The SEC fined Nvidia $5.5 million for failing to properly tell investors about how Bitcoin miners fueled demand for its graphics cards
Nvidia will pay a settlement of $5.5 million to resolve allegations that the company improperly concealed the number of graphics cards it sold to bitcoin miners. The allegations against the corporation, as well as a settlement with the company, were announced today by the Securities and Exchange Commission of the United States. According to the court’s judgment, Nvidia deceived investors by declaring a significant increase in income from “gaming” while concealing how much of its success was dependent on the significantly more risky cryptocurrency industry. As part of the deal, Nvidia does not confess to any wrongdoing, but it does commit to stop any illegal failures to provide information in the future.
The Securities and Exchange Commission (SEC) stated in a filing that Nvidia failed to report how cryptocurrency mining fuelled development in the second and third calendar quarters of 2018, which occurred in 2017. The settlement brings an end to a narrative in which Nvidia, well known for its graphics cards for gaming, discovered itself with a surprising income boost from Bitcoin miners, which eventually plummeted to the point of being insignificant. Nvidia did not respond to a request for comment.
“Our GPUs are capable of cryptocurrency mining, though we have limited visibility into how much this impacts our overall GPU demand,” Nvidia CFO Colette Kress said in earnings commentary in February.
Kristina Littman, Chief of the SEC Enforcement Division’s Crypto Assets and Cyber Unit, said: “NVIDIA’s disclosure failures deprived investors of critical information to evaluate the company’s business in a key market. All issuers, including those that pursue opportunities involving emerging technology, must ensure that their disclosures are timely, complete, and accurate.”
The Securities and Exchange Commission’s ruling concludes that NVIDIA breached Section 17(a)(2) and (3) of the Securities Act of 1933, as well as the disclosure rules of the Securities Exchange Act of 1934, in order to raise its stock price. The decision further concludes that NVIDIA failed to establish effective disclosure controls and processes in accordance with applicable laws. In exchange for agreeing to a cease-and-desist judgment and a $5.5 million fine, NVIDIA did not confirm or reject the SEC’s conclusions.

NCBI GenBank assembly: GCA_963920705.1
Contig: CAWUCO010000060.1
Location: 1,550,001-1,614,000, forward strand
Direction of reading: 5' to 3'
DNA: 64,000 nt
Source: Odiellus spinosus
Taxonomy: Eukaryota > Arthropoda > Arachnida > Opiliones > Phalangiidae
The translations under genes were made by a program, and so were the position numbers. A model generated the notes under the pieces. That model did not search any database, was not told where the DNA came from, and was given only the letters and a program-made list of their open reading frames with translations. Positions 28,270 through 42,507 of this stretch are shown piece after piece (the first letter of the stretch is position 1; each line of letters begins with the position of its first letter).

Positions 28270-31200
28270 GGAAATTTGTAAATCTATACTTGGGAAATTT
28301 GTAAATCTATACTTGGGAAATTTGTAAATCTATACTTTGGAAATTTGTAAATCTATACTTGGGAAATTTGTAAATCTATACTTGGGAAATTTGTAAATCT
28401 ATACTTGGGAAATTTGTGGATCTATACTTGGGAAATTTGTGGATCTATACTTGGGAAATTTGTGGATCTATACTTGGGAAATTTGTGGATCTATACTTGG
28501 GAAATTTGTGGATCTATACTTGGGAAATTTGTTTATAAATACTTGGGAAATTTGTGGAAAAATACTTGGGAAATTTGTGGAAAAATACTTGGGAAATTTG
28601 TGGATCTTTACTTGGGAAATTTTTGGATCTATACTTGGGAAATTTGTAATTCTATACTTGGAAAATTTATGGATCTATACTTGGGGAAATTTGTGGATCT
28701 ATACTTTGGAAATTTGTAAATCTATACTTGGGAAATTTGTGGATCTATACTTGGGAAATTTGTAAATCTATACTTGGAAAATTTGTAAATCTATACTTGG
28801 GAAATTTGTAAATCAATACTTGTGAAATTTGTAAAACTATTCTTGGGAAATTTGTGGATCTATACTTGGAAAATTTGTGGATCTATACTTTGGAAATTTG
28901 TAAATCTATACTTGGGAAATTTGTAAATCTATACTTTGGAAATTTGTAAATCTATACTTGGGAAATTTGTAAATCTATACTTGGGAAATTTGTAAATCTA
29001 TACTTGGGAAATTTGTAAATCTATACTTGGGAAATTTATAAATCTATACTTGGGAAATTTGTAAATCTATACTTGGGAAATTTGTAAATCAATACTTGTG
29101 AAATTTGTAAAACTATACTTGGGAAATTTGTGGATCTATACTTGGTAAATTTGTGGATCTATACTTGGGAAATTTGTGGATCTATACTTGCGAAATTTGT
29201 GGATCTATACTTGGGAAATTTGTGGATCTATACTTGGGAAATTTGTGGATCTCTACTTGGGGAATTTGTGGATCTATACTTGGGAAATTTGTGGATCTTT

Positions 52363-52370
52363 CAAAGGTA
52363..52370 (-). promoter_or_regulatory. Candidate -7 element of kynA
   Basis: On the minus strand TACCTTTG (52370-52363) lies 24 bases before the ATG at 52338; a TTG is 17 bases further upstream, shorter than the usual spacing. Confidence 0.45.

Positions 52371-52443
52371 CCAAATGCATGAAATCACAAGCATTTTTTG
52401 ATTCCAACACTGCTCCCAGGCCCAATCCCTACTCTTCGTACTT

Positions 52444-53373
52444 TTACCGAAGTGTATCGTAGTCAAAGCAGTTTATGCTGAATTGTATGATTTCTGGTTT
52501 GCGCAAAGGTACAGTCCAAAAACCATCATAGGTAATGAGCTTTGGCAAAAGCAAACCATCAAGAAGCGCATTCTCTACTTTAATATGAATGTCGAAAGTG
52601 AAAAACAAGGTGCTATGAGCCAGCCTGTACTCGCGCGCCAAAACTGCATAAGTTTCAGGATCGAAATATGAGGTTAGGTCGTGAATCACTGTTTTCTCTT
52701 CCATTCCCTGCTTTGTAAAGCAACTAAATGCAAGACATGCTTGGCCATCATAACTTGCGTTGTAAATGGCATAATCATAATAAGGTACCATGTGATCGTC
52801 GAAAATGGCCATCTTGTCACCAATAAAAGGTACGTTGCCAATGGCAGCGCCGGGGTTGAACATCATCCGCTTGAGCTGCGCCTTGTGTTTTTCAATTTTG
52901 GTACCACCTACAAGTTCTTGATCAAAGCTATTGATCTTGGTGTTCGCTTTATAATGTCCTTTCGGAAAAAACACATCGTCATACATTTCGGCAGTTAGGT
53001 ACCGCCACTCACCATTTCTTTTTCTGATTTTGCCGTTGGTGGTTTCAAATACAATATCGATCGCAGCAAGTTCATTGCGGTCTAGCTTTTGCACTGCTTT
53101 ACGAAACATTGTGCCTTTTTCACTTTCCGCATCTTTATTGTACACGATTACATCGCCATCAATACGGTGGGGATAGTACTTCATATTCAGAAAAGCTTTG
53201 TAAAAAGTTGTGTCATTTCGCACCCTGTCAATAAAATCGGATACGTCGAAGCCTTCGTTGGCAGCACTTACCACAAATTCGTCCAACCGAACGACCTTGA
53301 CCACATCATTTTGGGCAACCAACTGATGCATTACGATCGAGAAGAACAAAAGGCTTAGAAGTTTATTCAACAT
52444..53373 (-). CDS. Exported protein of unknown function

In response to cryptocurrency mining, several of the company’s sales representatives, particularly in China, have reported what they consider to be large spikes in desire for gaming graphics processing units (GPUs). While the company was unable to determine exactly when and which specific Gaming GPUs were purchased for the purpose of crypto-mining, company personnel estimated, based on a variety of assumptions, that the effect of crypto-mining was at tiers that would imply Bitcoin mining was a significant factor in the year-over-year growth in Gaming revenue during the applicable period.
A rise in demand for graphics chips, fuelled in part by the cryptocurrency mania, resulted in a sharp increase in the price of graphics chips in 2017. However, that profit was short-lived, and the next year, the corporation lowered yearly sales targets, bringing them in line with analysts’ expectations. As a result of the disappointment, investors dumped the shares, resulting in a 20 percent decrease in the stock price over two days of trading. On Friday, Nvidia’s stock fell 0.2 percent to $187.90, a new low for the company. Stock prices have plummeted 36% so far this year.